Alternatives to Beanstalkd logo

Alternatives to Beanstalkd

RabbitMQ, Redis, Resque, Kafka, and Gearman are the most popular alternatives and competitors to Beanstalkd.
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What is Beanstalkd and what are its top alternatives?

Beanstalks's interface is generic, but was originally designed for reducing the latency of page views in high-volume web applications by running time-consuming tasks asynchronously.
Beanstalkd is a tool in the Background Processing category of a tech stack.
Beanstalkd is an open source tool with 5.9K GitHub stars and 826 GitHub forks. Here’s a link to Beanstalkd's open source repository on GitHub

Top Alternatives to Beanstalkd

  • RabbitMQ

    RabbitMQ

    RabbitMQ gives your applications a common platform to send and receive messages, and your messages a safe place to live until received. ...

  • Redis

    Redis

    Redis is an open source, BSD licensed, advanced key-value store. It is often referred to as a data structure server since keys can contain strings, hashes, lists, sets and sorted sets. ...

  • Resque

    Resque

    Background jobs can be any Ruby class or module that responds to perform. Your existing classes can easily be converted to background jobs or you can create new classes specifically to do work. Or, you can do both. ...

  • Kafka

    Kafka

    Kafka is a distributed, partitioned, replicated commit log service. It provides the functionality of a messaging system, but with a unique design. ...

  • Gearman

    Gearman

    Gearman allows you to do work in parallel, to load balance processing, and to call functions between languages. It can be used in a variety of applications, from high-availability web sites to the transport of database replication events. ...

  • Celery

    Celery

    Celery is an asynchronous task queue/job queue based on distributed message passing. It is focused on real-time operation, but supports scheduling as well. ...

  • ZeroMQ

    ZeroMQ

    The 0MQ lightweight messaging kernel is a library which extends the standard socket interfaces with features traditionally provided by specialised messaging middleware products. 0MQ sockets provide an abstraction of asynchronous message queues, multiple messaging patterns, message filtering (subscriptions), seamless access to multiple transport protocols and more. ...

  • Sidekiq

    Sidekiq

    Sidekiq uses threads to handle many jobs at the same time in the same process. It does not require Rails but will integrate tightly with Rails 3/4 to make background processing dead simple. ...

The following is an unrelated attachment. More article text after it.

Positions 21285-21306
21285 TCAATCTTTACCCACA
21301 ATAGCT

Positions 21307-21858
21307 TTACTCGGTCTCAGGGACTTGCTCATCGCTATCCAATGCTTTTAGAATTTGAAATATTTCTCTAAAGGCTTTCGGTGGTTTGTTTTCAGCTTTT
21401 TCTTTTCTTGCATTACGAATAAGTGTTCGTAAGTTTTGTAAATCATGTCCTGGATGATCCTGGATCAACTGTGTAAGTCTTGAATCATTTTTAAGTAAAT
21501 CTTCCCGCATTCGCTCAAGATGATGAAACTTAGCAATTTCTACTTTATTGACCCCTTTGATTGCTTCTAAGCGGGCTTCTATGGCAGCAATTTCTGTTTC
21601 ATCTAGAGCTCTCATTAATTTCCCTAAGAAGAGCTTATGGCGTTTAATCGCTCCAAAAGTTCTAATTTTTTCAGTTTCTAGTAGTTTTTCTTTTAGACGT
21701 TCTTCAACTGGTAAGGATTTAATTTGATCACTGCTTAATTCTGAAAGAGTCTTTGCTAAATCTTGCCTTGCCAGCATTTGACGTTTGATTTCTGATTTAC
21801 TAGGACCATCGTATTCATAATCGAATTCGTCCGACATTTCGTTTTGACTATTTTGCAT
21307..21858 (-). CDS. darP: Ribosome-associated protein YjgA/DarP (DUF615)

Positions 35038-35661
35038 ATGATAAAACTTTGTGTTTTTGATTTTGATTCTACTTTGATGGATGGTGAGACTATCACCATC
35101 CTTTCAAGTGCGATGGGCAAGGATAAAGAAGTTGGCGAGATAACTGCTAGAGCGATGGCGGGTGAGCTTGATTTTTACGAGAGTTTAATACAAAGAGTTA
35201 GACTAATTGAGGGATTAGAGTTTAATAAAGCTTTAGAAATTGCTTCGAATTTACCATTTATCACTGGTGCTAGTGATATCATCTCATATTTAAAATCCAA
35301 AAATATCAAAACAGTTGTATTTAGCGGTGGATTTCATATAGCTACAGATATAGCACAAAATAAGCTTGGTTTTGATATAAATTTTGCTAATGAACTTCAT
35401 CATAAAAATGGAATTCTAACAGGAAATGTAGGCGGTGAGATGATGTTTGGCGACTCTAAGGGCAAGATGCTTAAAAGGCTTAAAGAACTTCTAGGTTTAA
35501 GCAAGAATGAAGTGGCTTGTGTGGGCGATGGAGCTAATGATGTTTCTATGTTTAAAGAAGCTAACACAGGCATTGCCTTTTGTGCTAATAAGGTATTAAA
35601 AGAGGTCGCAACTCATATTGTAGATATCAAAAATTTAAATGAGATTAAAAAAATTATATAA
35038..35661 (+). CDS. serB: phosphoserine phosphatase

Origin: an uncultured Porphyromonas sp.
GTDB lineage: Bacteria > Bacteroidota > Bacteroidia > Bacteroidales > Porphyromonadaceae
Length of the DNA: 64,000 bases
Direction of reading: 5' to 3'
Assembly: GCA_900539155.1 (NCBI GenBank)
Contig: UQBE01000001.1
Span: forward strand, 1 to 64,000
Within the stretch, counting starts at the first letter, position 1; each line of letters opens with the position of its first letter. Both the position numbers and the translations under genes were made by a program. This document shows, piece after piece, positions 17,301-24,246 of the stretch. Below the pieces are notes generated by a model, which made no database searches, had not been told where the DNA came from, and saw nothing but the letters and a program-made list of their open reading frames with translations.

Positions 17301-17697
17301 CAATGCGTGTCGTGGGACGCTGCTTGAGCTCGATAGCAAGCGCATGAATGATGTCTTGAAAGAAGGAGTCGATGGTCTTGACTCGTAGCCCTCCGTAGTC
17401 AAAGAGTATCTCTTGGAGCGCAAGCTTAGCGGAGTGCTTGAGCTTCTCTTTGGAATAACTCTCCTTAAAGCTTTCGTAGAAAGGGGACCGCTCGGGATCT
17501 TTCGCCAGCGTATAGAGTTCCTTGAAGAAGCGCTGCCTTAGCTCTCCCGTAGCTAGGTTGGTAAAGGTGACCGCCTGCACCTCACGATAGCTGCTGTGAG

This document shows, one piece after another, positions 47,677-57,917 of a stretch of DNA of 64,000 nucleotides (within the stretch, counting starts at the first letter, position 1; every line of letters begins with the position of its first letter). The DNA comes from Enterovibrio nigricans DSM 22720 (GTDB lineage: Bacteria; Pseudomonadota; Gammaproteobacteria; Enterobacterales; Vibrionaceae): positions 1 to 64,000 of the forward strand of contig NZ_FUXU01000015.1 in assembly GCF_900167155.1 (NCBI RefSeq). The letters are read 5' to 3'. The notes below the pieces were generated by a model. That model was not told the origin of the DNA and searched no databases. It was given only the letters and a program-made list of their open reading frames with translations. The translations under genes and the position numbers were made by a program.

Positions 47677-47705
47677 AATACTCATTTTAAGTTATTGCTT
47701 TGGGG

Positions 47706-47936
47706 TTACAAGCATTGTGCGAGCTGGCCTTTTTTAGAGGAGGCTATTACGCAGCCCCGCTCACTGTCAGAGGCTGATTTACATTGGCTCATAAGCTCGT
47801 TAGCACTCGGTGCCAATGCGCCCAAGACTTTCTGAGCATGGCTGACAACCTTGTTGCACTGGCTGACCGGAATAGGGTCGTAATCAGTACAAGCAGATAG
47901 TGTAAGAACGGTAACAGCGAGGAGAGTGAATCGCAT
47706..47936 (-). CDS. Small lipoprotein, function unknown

Beanstalkd alternatives & related posts

RabbitMQ logo

RabbitMQ

13.6K
11.7K
511
Open source multiprotocol messaging broker
13.6K
11.7K
+ 1
511
PROS OF RABBITMQ
  • 226
    It's fast and it works with good metrics/monitoring
  • 79
    Ease of configuration
  • 57
    I like the admin interface
  • 49
    Easy to set-up and start with
  • 20
    Durable
  • 18
    Intuitive work through python
  • 18
    Standard protocols
  • 10
    Written primarily in Erlang
  • 7
    Simply superb
  • 6
    Completeness of messaging patterns
  • 3
    Reliable
  • 3
    Scales to 1 million messages per second
  • 2
    Distributed
  • 2
    Supports AMQP
  • 2
    Better than most traditional queue based message broker
  • 1
    High performance
  • 1
    Reliability
  • 1
    Clusterable
  • 1
    Inubit Integration
  • 1
    Clear documentation with different scripting language
  • 1
    Great ui
  • 1
    Runs on Open Telecom Platform
  • 1
    Better routing system
  • 1
    Supports MQTT
CONS OF RABBITMQ
  • 9
    Too complicated cluster/HA config and management
  • 6
    Needs Erlang runtime. Need ops good with Erlang runtime
  • 5
    Configuration must be done first, not by your code
  • 4
    Slow

related RabbitMQ posts

James Cunningham
Operations Engineer at Sentry · | 18 upvotes · 1.2M views
Shared insights
on
Celery
RabbitMQ
at

As Sentry runs throughout the day, there are about 50 different offline tasks that we execute—anything from “process this event, pretty please” to “send all of these cool people some emails.” There are some that we execute once a day and some that execute thousands per second.

Managing this variety requires a reliably high-throughput message-passing technology. We use Celery's RabbitMQ implementation, and we stumbled upon a great feature called Federation that allows us to partition our task queue across any number of RabbitMQ servers and gives us the confidence that, if any single server gets backlogged, others will pitch in and distribute some of the backlogged tasks to their consumers.

#MessageQueue

See more
Tim Abbott
Shared insights
on
RabbitMQ
Python
Redis
at

We've been using RabbitMQ as Zulip's queuing system since we needed a queuing system. What I like about it is that it scales really well and has good libraries for a wide range of platforms, including our own Python. So aside from getting it running, we've had to put basically 0 effort into making it scale for our needs.